In most states, the big elections will come next year. But on Tuesday, voters in a few states will pick governors and legislators, some cities will elect mayors and a variety of major issues will be settled.
A look at some of the offices and issues at stake:
The race to succeed term-limited Kentucky Gov. Steve Beshear, a Democrat, features candidates who have taken contrasting positions in the national debates over gay marriage and Medicaid.
Democratic Attorney General Jack Conway opted not to appeal when a federal judge ordered Kentucky to recognize same-sex marriage, a year before the U.S. Supreme Court legalized it nationwide. His gubernatorial rival, GOP businessman Matt Bevin, describes himself as a Christian conservative and defends Kim Davis, the county clerk who was jailed for refusing to issue marriage licenses to same-sex couples.
Conway wants to continue with the expansion of the state Medicaid program made possible by President Obama's health care law. Bevin wants to repeal it.
In Tuesday's only other gubernatorial race, GOP Mississippi Gov. Phil Bryant has spent $2.7 million on his re-election bid, easily outdoing the $3,000 spent by Democratic nominee Robert Gray, a truck driver.
Just three states have general legislative elections Tuesday, though at least 10 others will hold special elections to fill vacant seats.
The biggest battle is for control of the Virginia Senate, where Republicans currently have a 21-19 advantage. Republicans are better positioned to maintain majorities in the Virginia House and in Mississippi's two chambers. Democrats are looking to hold onto their majority in the New Jersey Assembly.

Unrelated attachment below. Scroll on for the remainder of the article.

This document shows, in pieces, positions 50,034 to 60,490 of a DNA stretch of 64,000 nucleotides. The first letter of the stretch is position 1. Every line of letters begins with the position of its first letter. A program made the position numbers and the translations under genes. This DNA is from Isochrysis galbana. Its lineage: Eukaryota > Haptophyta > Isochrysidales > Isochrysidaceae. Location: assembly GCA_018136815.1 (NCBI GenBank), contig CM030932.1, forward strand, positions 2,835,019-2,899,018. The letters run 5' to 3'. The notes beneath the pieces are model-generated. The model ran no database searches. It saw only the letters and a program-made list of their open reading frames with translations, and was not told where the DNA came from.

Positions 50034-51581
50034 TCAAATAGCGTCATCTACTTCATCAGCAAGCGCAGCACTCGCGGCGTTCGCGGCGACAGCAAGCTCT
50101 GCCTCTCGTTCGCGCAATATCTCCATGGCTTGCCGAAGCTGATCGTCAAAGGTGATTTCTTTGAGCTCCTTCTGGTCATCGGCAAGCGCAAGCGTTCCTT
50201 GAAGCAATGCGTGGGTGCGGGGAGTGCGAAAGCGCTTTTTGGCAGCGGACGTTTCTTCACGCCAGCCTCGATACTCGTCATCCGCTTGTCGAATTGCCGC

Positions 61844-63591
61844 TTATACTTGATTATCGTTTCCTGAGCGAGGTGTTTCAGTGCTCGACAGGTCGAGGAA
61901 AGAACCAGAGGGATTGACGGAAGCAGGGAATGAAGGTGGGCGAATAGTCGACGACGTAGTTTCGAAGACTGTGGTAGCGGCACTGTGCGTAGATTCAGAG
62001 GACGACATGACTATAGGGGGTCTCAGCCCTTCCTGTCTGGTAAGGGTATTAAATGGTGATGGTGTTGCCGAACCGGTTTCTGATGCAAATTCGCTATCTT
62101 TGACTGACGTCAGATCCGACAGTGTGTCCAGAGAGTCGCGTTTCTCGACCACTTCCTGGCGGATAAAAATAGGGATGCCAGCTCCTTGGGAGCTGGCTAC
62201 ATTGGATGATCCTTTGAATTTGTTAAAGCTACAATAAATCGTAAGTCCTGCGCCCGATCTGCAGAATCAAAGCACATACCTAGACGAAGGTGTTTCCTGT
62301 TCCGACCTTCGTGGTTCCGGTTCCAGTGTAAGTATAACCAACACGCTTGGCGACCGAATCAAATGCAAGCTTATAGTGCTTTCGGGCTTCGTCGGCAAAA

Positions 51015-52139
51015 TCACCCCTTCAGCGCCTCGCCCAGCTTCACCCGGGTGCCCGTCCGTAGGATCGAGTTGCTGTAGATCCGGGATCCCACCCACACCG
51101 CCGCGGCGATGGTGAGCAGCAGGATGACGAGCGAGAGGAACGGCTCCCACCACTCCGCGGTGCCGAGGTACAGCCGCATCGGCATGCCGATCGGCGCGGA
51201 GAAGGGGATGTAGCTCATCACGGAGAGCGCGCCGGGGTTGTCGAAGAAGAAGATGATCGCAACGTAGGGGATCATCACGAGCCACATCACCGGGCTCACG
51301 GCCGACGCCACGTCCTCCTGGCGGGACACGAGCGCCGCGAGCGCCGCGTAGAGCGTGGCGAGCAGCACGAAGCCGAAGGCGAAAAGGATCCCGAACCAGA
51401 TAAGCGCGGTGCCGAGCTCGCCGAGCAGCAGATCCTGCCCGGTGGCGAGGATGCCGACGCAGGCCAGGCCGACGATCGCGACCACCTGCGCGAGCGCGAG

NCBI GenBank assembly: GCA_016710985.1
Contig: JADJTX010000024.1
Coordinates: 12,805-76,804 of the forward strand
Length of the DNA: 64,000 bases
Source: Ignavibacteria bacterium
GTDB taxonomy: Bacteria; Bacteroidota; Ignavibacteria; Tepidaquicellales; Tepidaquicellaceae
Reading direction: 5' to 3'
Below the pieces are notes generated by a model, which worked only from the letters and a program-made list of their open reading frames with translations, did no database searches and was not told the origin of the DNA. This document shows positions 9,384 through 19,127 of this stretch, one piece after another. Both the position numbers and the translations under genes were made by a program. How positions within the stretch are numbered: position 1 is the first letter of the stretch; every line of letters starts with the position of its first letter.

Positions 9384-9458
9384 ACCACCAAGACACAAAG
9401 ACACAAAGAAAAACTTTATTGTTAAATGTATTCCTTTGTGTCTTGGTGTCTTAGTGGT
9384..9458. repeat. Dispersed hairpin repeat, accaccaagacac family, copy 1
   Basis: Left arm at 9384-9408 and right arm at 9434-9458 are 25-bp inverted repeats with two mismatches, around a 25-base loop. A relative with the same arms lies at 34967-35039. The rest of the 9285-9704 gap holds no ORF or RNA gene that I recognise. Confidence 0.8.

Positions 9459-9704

More than 300 cities will hold mayoral elections, including the nation's fourth and fifth largest cities of Houston and Philadelphia. In Houston's nonpartisan election, seven candidates are seeking to succeed term-limited Mayor Annise Parker. In Philadelphia, where Democrats hold a 7-to-1 voter registration edge over Republicans, Democratic nominee Jim Kenney is the favorite to succeed term-limited Mayor Michael Nutter.
Other large cities holding mayoral elections include San Francisco and Indianapolis, Columbus, Ohio, and Charlotte, N.C.
In Salt Lake City, two-term incumbent Mayor Ralph Becker is facing a challenge from former state lawmaker Jackie Biskupski, who would become the city's first openly gay mayor if elected.
The battle over marijuana shifts to Ohio, where a ballot initiative would legalize the recreational use of pot by adults 21 and older and allow for medicinal use by others. A separate measure, referred to the ballot by legislators, seeks to nullify the marijuana proposal by adopting a ban on constitutional amendments that create an economic monopoly.
Houston voters will decide whether to grant nondiscrimination protections for gay and transgender people. The referendum on a city ordinance originally passed last year has drawn support from the White House and Apple Inc. Opponents include a coalition of conservative pastors who contend it would infringe on their religious beliefs against homosexuality.